Ask if the apartment building has a concierge--she will be able to help you with the settling in bits, like figuring out how the appliances work or contacting the owner if there's a problem. But don't expect the concierge to speak much English.
If you're willing to stay a little farther from the top sights, I highly recommend the 16th arrond. It's the neighborhood of choice for many upscale Parisian families and you'll get a nice sense of Parisian life. We brought our dog with us and she enjoyed the trip as much as we did. Also, because we'd rented a two-bedroom apartment, we had a steady stream of friends and relatives visiting. Out of the five weeks we were in the apartment, my husband and I (and the dog) only had it to ourselves for three days!!
Old Apr 20th, 2001, 08:02 AM
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Hi Veronica,
I think so far everyone has given you very good & practical advice. A web site you may want to explore w/listings is Some of the listings have recommendations & comments from Americans & British folks who've had rental experiences in Paris.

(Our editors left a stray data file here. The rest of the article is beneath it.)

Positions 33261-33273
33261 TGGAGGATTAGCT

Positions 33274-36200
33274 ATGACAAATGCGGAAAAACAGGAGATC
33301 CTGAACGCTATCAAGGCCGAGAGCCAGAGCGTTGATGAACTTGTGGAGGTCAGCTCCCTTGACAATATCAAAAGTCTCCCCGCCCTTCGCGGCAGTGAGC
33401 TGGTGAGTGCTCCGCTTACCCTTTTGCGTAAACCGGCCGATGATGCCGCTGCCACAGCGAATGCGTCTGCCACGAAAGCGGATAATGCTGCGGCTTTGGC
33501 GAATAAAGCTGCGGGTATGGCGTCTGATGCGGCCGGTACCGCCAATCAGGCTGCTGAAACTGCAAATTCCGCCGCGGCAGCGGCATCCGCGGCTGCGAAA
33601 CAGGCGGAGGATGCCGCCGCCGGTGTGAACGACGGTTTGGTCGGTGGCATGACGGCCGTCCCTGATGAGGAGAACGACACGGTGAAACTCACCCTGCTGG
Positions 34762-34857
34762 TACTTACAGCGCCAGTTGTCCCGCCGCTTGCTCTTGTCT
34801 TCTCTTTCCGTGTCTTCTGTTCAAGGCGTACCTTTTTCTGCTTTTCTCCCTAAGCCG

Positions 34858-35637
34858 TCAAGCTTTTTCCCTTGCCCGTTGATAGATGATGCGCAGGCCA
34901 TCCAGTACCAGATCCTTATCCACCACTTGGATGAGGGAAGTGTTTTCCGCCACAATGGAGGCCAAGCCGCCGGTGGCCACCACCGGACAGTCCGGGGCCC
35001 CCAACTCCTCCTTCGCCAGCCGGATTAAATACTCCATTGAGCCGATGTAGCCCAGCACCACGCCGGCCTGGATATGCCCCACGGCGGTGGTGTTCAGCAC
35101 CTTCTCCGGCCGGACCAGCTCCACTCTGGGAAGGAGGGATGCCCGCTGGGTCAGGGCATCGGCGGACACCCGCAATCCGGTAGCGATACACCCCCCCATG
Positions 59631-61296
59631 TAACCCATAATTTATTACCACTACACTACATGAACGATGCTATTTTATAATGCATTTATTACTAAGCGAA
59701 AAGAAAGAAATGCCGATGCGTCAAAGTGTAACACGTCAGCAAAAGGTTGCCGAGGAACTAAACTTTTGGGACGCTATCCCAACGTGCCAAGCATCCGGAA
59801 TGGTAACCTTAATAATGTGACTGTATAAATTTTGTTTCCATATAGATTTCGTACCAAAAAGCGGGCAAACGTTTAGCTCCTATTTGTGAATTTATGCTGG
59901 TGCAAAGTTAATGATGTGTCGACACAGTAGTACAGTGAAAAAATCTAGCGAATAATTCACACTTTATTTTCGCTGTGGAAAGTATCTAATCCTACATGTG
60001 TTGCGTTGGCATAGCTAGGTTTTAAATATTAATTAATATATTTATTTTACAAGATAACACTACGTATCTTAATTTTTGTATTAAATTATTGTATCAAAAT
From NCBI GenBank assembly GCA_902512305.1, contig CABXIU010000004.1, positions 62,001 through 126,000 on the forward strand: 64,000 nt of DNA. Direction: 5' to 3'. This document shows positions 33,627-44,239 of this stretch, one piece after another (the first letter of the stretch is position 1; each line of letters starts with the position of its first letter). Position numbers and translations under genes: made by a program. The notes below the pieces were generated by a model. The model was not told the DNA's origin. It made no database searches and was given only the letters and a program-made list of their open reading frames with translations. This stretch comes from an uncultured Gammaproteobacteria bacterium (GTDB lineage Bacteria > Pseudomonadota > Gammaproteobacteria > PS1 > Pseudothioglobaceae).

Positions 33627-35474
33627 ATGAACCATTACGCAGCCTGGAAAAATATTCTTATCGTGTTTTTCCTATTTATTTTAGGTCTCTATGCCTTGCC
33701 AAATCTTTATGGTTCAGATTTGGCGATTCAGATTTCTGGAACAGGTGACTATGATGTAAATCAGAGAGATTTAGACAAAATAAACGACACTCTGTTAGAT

Good Luck,
Old Apr 22nd, 2001, 02:19 PM
Randall Smith
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Bonjour Veronica,

My wife and I live in Indy and have an apartment on the southern edge of the Latin Quarter. It has been fully remodeled and has a custom kitchen, dining room which seats 6, two full bathrooms with tubs, living room with stereo, satellite tv (coming soon), two fireplaces, clothes washer and dryer, two safes, mobile phone available, and car and driver by seperate arrangement. It is on the second floor (primier etage) with elevator. You may want to visit our website at I will also be happy to speak to you by phone at my expense or even meet with you one evening since you're only an hour away.

I also have a friend with a double studio just up the street, a block from the rue Mouffetard, and 2 friends with accomodations in the South.

Please feel free to email me if you are interested.

I think short term apartment rental are superior, if you can find a nice apartment.

Bonne Chance et Bon Voyage,

Randall Smith